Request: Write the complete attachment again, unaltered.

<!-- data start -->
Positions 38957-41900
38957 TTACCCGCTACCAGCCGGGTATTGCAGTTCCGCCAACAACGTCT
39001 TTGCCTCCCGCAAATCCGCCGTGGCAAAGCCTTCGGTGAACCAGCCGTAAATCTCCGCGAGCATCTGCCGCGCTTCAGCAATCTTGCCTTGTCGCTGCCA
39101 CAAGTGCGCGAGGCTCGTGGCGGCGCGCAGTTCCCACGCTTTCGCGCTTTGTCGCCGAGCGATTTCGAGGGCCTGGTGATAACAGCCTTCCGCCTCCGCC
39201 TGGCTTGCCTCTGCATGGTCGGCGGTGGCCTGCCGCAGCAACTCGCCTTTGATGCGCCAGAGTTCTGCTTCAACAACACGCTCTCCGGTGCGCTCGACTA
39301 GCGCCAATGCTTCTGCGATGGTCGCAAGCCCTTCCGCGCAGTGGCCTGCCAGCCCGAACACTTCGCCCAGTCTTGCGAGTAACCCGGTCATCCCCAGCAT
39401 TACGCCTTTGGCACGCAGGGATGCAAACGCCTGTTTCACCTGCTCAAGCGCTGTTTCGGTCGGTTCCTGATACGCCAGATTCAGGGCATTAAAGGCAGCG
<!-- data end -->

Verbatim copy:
Positions 38957-41900
38957 TTACCCGCTACCAGCCGGGTATTGCAGTTCCGCCAACAACGTCT
39001 TTGCCTCCCGCAAATCCGCCGTGGCAAAGCCTTCGGTGAACCAGCCGTAAATCTCCGCGAGCATCTGCCGCGCTTCAGCAATCTTGCCTTGTCGCTGCCA
39101 CAAGTGCGCGAGGCTCGTGGCGGCGCGCAGTTCCCACGCTTTCGCGCTTTGTCGCCGAGCGATTTCGAGGGCCTGGTGATAACAGCCTTCCGCCTCCGCC
39201 TGGCTTGCCTCTGCATGGTCGGCGGTGGCCTGCCGCAGCAACTCGCCTTTGATGCGCCAGAGTTCTGCTTCAACAACACGCTCTCCGGTGCGCTCGACTA
39301 GCGCCAATGCTTCTGCGATGGTCGCAAGCCCTTCCGCGCAGTGGCCTGCCAGCCCGAACACTTCGCCCAGTCTTGCGAGTAACCCGGTCATCCCCAGCAT
39401 TACGCCTTTGGCACGCAGGGATGCAAACGCCTGTTTCACCTGCTCAAGCGCTGTTTCGGTCGGTTCCTGATACGCCAGATTCAGGGCATTAAAGGCAGCG